Children’s Home of the Future/

Cebra Architecture


Project Details



Kerteminde / Denmark



Year (Design/Construction):

- / 2014

Area (Net/Gross):

- / 1250 m2
Operational Carbon emissions

Operational Carbon emissions (B6) kgCO2e/m2/y:

Embodied Carbon emissions

Embodied Carbon emissions (A1-A3) kgCO2e/m2:

  • The project made use of timber as main construction material, that is renewable, recyclable and stores carbon during its growth, reducing the environmental impact and carbon emissions of the building.
  • The building is well integrated with the surrounding landscape, minimizing its footprint.

Project description as provided by the Architects:

Danish architecture studio CEBRA has completed a pioneering project for a new type of 24-hour care centre for marginalized children and teenagers in Kerteminde, Denmark. The tile and wood cladded building plays with familiar elements and shapes to create a homely environment in a modern building that focuses on the residents’ special needs. The Children’s Home of the Future combines the traditional home’s safe environment with new pedagogical ideas and conceptions of what a modern children’s home is and which needs it should fulfil.

The vision for the new institution is to establish a care centre that encourages social relations and a sense of community while at the same time accommodating the children’s individual needs – a place that they are proud to call their home and prepares them for their future path in life in the best possible way. The physical surroundings reflect a practice-oriented pedagogic approach so that the architecture actively supports the staff’s daily work with children, who struggle with behavioral, social and mental health problems.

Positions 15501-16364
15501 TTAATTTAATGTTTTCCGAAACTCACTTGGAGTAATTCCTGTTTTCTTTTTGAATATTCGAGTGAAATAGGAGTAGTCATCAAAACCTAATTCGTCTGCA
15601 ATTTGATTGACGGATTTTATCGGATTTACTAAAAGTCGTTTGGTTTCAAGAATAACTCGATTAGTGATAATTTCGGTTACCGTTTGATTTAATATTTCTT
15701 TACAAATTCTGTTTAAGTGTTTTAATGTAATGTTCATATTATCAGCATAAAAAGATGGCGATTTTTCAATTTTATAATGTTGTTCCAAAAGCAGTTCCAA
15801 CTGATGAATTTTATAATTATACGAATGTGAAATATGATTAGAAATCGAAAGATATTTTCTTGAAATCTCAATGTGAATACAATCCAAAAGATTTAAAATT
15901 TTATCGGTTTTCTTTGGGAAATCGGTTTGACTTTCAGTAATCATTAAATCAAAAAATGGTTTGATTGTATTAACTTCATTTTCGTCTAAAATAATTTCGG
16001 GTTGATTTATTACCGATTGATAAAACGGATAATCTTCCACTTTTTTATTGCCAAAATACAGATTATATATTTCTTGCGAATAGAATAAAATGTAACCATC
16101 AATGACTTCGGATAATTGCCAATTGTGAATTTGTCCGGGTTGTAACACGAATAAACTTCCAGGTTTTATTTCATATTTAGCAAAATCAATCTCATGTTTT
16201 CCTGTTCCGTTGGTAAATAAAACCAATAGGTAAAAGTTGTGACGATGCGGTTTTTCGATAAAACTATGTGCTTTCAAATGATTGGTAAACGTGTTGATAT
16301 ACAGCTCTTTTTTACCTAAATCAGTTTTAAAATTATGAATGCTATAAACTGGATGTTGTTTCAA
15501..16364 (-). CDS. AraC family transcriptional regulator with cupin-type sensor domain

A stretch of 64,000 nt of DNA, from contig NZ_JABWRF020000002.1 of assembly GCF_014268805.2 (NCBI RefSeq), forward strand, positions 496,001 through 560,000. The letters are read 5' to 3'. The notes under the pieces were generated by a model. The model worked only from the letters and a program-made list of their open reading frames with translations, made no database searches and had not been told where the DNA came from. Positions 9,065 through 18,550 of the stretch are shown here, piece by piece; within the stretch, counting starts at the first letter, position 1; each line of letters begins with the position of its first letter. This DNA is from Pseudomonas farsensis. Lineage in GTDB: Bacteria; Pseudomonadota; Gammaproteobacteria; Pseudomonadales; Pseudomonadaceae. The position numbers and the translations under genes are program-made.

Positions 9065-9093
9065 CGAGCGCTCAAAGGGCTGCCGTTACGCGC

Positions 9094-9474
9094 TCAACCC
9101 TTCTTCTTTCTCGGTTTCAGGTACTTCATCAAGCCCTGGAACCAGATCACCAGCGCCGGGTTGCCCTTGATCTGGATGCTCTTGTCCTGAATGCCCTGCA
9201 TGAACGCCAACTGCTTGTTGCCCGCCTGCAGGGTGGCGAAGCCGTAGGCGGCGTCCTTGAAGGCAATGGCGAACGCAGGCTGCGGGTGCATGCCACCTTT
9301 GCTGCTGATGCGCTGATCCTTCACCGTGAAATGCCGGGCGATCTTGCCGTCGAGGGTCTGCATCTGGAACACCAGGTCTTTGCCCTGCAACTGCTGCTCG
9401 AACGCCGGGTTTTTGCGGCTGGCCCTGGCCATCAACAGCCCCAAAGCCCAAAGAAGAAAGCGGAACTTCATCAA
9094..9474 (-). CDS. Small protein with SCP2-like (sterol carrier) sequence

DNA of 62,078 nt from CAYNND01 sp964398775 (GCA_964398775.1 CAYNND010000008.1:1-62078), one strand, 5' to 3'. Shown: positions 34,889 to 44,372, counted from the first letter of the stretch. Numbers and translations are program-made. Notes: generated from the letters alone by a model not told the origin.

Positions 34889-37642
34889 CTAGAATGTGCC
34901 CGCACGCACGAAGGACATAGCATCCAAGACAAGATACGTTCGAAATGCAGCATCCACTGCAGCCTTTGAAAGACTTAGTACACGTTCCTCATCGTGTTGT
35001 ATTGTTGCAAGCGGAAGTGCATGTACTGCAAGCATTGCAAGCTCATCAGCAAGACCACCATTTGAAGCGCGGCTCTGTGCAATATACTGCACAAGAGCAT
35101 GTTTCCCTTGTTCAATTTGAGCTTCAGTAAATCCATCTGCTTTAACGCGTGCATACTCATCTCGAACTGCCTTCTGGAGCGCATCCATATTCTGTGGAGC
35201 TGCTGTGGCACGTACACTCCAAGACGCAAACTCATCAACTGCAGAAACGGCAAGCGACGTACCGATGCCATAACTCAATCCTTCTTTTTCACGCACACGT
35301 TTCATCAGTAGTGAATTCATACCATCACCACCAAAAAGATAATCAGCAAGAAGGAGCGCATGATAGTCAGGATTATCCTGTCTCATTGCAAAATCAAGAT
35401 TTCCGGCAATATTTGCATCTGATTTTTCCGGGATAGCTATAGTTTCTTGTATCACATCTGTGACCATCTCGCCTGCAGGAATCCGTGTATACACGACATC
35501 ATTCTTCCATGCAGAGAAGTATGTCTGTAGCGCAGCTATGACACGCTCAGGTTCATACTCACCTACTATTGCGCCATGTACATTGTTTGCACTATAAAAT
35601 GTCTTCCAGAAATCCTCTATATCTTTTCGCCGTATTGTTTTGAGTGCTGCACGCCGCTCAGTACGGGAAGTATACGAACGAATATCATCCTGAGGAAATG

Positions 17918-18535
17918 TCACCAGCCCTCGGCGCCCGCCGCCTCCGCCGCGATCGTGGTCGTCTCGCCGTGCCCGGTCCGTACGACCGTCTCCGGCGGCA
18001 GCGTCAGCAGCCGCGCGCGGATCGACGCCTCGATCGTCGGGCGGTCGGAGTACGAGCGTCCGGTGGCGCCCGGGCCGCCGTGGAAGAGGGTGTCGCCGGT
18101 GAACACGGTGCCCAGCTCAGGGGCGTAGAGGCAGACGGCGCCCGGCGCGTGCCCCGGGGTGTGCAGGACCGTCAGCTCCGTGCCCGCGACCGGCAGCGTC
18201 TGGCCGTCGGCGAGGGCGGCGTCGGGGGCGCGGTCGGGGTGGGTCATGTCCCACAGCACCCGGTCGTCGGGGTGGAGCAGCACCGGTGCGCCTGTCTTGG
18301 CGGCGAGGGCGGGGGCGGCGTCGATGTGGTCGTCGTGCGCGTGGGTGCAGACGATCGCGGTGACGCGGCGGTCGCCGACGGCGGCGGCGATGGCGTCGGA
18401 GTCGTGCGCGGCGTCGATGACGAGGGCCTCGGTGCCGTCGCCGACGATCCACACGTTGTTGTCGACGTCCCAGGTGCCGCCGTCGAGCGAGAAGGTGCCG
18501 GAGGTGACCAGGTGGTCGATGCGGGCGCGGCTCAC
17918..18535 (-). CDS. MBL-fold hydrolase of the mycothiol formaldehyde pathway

A place like home
Whether you look at children’s drawings or a web browser’s stylised icon, at all ages we recognise and use the rectangular pitched-roof building with a chimney as a sign for “home”. It is the visual essence of the functions it contains – both literally and symbolically. The design for the new children’s home takes the familiar basic shapes of the typical Danish home as its natural starting point: the classic pitched-roof house and the dormer motif. The two elements are used in their most simplified form to create a recognisable exterior appearance and integrate the building into the surrounding residential area. They make up the project’s underlying architectural DNA, which expresses inclusion, diversity and an atmosphere of safety.

By combining and applying the basic elements in a new and playful way the care centre is highlighted as an extraordinary place with its own identity. The basic geometric shape is modified by the distinctive dormer profiles, which grow into and out of the building volume, are turned upside down and even rise up to form a view point. The concept adds spatial variation and functional flexibility to the interior organization. The dormers give the residents the opportunity to set their own mark on the building by involving them in the arrangement, décor and use of these “bonus spaces” according to varying needs and changing activities. The varying sizes and orientations allow for a wide range of applications such as reading and movie corners, a study for homework, areas for painting and crafting, common rooms for festive events etc.